The Approach of Independence
Morocco did not achieve independence until 1956, eleven years after World War II. For nearly all this time, independence was rejected by Paris, where governments changed with extreme rapidity, and fiercely resisted by the colons in Morocco. Mohammed V took a leading position in the movement. In April 1947 he visited Tangier and made several speeches about Arabic unity and Islam and its guarantee of justice. He praised the US government while attacking the French. The visit to Tangier showed how popular he was with Moroccans. The French tried unsuccessfully to control him by relying on their old agents, such as Thami al-Glaoui, the pasha of Marrakesh. Strikes led to attacks on Europeans, and some of the colons set up their own terrorist group. In August 1953, the French authorities deposed Mohammed V and exiled him to Madagascar. His replacement was an aged and unknown relative, Mohammed Ben Arafa.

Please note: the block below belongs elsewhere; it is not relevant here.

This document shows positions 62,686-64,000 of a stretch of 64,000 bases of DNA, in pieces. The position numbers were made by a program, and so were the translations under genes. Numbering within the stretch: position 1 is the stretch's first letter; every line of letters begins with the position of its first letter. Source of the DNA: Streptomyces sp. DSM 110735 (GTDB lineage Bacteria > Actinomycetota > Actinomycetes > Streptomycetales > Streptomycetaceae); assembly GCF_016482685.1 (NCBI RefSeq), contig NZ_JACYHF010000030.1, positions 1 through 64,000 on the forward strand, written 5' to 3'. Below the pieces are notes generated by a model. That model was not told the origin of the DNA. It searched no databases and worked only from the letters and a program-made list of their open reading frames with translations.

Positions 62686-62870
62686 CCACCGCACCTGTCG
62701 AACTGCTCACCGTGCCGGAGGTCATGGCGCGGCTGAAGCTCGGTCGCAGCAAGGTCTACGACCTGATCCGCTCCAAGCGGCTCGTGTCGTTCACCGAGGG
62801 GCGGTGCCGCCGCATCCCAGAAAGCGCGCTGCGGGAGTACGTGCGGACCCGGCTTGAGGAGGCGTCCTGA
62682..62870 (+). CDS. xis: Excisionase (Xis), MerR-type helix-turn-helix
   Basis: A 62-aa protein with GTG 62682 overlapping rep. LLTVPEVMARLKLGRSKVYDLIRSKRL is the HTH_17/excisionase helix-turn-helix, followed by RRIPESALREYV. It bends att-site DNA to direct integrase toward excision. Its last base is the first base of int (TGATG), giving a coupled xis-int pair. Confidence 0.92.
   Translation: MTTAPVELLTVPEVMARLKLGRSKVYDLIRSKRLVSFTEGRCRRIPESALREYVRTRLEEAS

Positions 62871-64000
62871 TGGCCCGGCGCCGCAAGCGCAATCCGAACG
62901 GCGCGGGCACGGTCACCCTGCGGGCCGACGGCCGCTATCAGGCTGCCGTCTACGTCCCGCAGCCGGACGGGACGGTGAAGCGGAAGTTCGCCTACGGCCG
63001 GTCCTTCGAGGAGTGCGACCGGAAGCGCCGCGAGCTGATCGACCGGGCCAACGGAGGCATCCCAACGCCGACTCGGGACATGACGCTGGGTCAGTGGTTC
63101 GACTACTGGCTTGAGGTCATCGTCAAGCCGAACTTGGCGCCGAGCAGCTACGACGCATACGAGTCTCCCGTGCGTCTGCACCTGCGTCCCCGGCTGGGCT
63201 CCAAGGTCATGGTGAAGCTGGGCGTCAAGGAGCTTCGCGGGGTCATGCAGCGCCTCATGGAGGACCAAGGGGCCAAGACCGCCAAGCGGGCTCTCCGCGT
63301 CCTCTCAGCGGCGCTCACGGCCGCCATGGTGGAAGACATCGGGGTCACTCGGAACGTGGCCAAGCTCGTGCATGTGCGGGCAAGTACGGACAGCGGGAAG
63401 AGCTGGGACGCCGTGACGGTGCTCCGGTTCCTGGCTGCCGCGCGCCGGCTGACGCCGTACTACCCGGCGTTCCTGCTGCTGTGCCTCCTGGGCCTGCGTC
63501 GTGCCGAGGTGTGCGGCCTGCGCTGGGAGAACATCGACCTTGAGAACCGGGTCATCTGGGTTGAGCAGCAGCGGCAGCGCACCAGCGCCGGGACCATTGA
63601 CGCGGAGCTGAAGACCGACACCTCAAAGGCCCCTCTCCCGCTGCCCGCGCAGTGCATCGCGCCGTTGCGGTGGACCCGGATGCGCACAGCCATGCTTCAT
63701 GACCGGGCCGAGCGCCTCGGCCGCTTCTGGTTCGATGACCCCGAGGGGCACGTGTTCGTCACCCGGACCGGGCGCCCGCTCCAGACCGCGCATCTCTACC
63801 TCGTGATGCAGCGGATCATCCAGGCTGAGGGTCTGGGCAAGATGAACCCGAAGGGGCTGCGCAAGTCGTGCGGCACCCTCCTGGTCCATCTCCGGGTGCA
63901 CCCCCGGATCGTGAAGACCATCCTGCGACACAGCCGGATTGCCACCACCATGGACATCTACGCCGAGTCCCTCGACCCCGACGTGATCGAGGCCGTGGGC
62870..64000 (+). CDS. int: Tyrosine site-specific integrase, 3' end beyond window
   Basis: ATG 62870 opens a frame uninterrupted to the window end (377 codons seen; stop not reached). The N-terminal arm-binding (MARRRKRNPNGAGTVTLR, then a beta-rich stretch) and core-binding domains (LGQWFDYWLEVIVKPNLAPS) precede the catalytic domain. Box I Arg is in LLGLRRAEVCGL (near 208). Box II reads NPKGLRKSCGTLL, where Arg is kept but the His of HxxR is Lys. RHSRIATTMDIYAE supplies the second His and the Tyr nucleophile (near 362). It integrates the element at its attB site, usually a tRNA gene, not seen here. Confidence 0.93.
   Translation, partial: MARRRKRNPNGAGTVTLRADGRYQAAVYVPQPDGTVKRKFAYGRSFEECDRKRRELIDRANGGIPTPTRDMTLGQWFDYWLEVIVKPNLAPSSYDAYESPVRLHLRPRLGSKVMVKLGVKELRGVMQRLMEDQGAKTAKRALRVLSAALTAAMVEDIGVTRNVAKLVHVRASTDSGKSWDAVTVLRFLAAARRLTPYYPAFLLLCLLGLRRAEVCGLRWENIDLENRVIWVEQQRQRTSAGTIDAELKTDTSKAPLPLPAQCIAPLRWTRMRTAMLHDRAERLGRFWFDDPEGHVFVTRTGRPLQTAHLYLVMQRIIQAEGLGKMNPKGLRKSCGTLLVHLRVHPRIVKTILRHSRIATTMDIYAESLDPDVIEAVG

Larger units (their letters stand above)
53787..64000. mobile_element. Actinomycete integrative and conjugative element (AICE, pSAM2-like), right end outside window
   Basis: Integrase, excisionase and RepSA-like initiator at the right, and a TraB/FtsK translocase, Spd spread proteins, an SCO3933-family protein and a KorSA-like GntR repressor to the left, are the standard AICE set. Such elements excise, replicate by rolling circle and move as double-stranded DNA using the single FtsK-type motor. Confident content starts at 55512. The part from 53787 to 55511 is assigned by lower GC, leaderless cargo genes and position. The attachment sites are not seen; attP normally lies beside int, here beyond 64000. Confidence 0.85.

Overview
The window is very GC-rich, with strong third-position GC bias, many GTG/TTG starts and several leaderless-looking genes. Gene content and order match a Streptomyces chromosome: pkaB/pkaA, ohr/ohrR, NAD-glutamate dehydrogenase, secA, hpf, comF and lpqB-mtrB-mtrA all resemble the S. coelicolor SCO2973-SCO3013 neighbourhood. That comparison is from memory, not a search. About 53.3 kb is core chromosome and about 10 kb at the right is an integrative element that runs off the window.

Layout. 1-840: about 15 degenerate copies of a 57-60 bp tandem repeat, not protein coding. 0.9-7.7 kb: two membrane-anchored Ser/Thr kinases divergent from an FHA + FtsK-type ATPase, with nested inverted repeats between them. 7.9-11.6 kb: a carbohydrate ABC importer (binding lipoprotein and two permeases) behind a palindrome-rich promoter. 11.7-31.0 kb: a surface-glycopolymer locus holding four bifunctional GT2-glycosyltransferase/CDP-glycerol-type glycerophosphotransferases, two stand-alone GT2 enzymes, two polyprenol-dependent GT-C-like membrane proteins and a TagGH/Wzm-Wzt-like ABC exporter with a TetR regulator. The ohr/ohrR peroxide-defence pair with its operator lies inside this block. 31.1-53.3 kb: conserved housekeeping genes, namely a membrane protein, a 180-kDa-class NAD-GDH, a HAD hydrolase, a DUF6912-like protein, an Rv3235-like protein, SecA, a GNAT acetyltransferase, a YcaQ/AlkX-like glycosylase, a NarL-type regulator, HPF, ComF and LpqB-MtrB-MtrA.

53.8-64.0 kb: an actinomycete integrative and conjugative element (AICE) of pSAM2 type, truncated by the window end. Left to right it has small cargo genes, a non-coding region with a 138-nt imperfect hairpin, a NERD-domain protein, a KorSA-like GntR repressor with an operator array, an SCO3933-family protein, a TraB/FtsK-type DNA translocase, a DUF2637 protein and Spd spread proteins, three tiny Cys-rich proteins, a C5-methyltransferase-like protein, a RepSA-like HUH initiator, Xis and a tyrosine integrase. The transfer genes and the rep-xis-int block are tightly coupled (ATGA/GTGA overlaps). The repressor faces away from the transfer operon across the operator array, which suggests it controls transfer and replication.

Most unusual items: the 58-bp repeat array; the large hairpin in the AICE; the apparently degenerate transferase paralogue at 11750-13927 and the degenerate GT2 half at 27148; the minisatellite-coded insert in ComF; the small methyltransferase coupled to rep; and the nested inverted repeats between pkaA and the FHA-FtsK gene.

Most Moroccans refused to acknowledge the new sultan, and protests and terrorism continued. The French government concluded that the war in Algeria, which had begun in 1954, was more important and prepared to abandon the Protectorate. After a conference in Aix-les-Bains in France in August 1955 Mohammed V was allowed to return.
On 11 February 1956, the French zone of Morocco became an independent state but the Spanish refused to return the northern and southern zones of their Protectorate to Morocco until April, and the Mediterranean territories, Ifni, and the Spanish Sahara were excluded. The international zone of Tangier was handed to newly independent Morocco in October 1956.